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Workers won’t participate in debt exchange - TUC to government

BY: Emmanuel Ebo Hawkson
 Dr Yaw Baah, Secretary-General of the TUC, speaking at the press conference
Dr Yaw Baah, Secretary-General of the TUC, speaking at the press conference

The Trades Union Congress (TUC) has stated that its members will not participate in the Debt Exchange Programme announced by the government to deal with the country’s economic crisis.

The 500,000-member union said workers would not be part of a programme that would worsen their plight and further plunge them into unimaginable hardship.

At a press conference in Accra yesterday, the Secretary General of the TUC, Dr Yaw Baah, said: “ The TUC and all our affiliates have decided that the pension funds of our members will not be part of the Debt Exchange Programme.”

He said the TUC had written to the Minister of Finance, Ken Ofori-Atta, on its position.

“Within one week, government should ensure that all pension funds including SSNIT funds be exempted,” he said.

He served notice that “If government refuses to accede to our demand, we will advise ourselves.”

Dr Baah stated that the union was ready to go all out to defend its stance and protect the interest of workers.

“All workers must be ready to participate fully in any industrial action to protect our pension funds. Workers will no longer bear the consequences of any IMF-inspired or IMF-sponsored policies and programmes.

“Government is responsible for its decisions, including the decision to seek an IMF bailout,” Dr Baah said.

The press conference, held at the TUC headquarters, was attended by members of the 23 labour unions that make up the TUC.

It was a charged atmosphere as the members, clad in red attire, sang union songs, clinching their fists to express their displeasure about the programme.

“Do not touch our pensions, no haircuts on our pensions” was the rallying cry that reverberated through the packed conference room of the TUC.

Debt exchange

The Minister of Finance announced that the government would implement a voluntary debt exchange programme as part of measures to reduce the debt burden and give the government some breathing space to deal with the fiscal challenges facing the country.

With the programme, domestic bondholders face steep interest rate cuts and lengthening of tenure on their investments.

Investors in dollar denominated Eurobonds will also have to contend with both interest rate cuts and the loss of up to 30 per cent of the Continued from page 13

principal amounts invested.

In addition, domestic debt investors will be asked to exchange their existing securities for new ones that may offer a zero coupon in the first year, five per cent in the second and 10 per cent in the third year.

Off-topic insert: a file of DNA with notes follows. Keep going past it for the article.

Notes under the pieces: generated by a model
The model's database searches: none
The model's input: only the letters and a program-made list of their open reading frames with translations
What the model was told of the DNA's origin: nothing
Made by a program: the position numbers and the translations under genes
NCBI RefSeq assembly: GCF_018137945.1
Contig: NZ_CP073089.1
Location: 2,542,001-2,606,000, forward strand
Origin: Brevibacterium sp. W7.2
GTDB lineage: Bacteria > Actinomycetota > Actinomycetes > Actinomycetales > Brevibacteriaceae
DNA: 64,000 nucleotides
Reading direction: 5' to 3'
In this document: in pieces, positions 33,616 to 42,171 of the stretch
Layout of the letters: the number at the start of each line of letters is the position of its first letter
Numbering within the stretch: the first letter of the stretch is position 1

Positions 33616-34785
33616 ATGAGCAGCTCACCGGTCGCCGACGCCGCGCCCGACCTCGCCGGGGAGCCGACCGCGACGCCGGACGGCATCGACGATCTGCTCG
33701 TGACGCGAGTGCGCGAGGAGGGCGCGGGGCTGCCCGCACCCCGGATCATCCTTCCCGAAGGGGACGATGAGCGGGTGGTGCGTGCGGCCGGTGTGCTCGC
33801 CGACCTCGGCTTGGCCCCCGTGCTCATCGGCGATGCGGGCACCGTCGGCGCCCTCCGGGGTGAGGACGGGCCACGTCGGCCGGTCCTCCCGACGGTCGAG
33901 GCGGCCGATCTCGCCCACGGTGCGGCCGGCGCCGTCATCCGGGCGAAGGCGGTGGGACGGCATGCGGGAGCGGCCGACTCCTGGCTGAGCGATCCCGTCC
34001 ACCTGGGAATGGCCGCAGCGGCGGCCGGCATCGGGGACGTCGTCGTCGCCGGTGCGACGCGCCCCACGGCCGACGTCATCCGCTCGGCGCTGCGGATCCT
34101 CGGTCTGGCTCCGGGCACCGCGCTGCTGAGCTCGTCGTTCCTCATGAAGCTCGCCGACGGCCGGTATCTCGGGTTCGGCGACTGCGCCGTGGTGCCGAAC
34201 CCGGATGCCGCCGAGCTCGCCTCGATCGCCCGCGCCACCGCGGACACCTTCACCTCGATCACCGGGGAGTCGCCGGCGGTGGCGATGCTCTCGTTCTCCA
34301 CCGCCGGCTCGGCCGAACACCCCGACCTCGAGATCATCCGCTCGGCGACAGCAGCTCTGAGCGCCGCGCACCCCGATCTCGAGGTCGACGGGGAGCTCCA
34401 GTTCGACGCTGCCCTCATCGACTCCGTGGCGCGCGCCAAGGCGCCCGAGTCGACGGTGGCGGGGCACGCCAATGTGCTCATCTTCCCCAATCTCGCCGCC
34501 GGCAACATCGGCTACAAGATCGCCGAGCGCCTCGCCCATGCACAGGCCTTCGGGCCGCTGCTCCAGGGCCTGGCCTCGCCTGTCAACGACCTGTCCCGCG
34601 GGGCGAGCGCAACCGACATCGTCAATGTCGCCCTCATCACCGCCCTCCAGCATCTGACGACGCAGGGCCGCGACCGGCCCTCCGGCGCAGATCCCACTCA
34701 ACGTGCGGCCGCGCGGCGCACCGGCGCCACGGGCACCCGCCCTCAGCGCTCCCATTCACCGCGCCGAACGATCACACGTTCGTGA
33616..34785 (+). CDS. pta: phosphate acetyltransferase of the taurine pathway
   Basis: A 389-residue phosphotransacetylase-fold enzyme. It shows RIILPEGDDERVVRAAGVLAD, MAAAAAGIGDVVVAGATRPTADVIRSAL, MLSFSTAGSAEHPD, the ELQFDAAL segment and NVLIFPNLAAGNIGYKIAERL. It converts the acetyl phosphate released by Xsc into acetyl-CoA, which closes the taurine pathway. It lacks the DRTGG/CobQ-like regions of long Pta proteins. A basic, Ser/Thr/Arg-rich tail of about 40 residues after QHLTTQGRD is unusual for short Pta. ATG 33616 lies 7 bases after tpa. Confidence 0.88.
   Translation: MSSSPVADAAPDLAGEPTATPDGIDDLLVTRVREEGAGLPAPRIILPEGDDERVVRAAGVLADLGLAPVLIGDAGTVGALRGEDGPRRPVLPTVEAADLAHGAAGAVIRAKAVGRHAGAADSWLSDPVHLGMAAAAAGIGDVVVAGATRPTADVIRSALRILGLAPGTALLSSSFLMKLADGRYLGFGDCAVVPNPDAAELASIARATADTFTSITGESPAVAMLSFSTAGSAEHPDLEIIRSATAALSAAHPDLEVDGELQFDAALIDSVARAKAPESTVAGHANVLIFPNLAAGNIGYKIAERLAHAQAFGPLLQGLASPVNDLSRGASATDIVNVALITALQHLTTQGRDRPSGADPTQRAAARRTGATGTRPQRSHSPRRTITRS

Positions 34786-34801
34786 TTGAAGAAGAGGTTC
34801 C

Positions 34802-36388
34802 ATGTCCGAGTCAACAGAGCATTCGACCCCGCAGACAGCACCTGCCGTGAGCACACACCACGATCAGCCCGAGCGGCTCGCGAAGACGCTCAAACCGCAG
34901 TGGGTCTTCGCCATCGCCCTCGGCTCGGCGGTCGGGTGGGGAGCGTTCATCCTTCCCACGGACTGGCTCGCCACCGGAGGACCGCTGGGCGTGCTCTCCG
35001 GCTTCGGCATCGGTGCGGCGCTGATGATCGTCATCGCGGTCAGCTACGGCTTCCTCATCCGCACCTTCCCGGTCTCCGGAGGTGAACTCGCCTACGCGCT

Besides, holders of short-term debt securities, comprising Treasury-Bills of 91-Days, 182-Days and 364-Days treasury notes will, however, be excluded from the debt exchange programme.

No compromise

Dr Baah said with pension funds holding a chunk of the government’s bonds, it was untenable that the government had failed to take into consideration the negative implications of the DEP on workers.

Again, he described as unacceptable the government’s failure to engage with labour unions on such a policy which had grave consequences on the retirement incomes of workers.

“We will do everything in our power to ensure that workers are fully protected and not even a pesewa is lost in the Debt Exchange Programme,” he stated.

Other concerns

The TUC General Secretary also criticised initiatives captured in the 2023 budget such as the freeze on public sector employment and a cap on salaries of state-owned enterprises (SOEs).

Dr Baah said employment must be at the heart of economic recovery and, therefore, freezing employment in the public sector would increase the pain and suffering of the people.

“To close the public sector to new entrants is a stab in the back of young Ghanaians, who have been educated at great costs to their families and to the nation,” he said, and quizzed, “What is the point of free SHS if graduates cannot secure jobs?”

Capping salaries of SOEs, he said, was not the way to go, but rather the government should raise the salaries of workers on the single spine structure to match those of SOEs.

“The surge in inflation has completely eroded the purchasing power of workers, especially those in the public sector. The value of the cost-of-living allowance (COLA) granted in July 2022 has been completely wiped out,” Dr Baah said.